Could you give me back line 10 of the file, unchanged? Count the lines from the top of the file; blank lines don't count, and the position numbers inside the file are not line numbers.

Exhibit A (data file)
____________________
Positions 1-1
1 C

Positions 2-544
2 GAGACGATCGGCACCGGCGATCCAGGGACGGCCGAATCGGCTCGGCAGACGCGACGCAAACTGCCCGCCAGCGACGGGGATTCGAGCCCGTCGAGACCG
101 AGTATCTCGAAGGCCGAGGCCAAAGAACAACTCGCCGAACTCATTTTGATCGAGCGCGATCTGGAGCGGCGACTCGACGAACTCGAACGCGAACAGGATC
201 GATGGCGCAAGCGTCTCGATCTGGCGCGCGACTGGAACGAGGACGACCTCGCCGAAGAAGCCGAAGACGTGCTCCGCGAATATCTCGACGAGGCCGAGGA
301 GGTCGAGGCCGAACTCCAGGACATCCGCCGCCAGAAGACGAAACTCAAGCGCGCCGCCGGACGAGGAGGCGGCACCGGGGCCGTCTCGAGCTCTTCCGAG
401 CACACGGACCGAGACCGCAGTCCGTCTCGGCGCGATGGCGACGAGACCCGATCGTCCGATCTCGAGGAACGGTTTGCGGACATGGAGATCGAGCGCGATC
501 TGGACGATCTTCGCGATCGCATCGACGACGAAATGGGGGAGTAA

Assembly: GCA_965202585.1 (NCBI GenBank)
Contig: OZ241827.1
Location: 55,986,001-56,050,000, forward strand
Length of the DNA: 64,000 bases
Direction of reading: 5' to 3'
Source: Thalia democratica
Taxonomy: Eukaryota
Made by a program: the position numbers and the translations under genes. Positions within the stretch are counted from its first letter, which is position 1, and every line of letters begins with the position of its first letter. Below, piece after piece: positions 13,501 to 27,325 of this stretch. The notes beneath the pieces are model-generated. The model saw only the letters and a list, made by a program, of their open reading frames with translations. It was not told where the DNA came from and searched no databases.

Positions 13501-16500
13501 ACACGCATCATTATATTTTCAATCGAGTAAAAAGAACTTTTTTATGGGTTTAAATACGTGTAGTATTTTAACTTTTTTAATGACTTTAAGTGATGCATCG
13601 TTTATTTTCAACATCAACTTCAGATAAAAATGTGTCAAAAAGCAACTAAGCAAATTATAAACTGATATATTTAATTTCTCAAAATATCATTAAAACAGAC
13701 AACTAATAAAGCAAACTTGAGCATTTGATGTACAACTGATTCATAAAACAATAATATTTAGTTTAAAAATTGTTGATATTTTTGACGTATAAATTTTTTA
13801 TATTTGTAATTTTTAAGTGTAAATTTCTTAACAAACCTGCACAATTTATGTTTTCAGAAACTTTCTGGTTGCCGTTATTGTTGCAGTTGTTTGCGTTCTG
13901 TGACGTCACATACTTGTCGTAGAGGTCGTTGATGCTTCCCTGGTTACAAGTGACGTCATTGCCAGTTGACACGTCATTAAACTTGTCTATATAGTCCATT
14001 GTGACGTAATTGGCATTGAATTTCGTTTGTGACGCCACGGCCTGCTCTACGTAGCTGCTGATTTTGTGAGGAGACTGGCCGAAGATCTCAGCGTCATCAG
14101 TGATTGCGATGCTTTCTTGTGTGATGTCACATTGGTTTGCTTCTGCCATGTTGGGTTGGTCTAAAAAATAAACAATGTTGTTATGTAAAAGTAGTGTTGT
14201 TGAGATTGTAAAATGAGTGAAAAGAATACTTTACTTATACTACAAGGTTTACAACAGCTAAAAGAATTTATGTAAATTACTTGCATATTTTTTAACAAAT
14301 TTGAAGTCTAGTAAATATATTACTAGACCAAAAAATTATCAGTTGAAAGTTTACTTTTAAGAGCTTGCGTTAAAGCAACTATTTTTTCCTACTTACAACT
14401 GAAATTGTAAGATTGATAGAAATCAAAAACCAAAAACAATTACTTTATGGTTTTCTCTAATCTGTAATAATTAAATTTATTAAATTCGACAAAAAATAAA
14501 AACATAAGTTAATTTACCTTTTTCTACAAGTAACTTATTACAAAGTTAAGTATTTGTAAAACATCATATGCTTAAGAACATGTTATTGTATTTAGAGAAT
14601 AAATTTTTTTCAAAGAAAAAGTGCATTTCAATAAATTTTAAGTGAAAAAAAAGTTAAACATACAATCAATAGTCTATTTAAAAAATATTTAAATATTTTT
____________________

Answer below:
Assembly: GCA_965202585.1 (NCBI GenBank)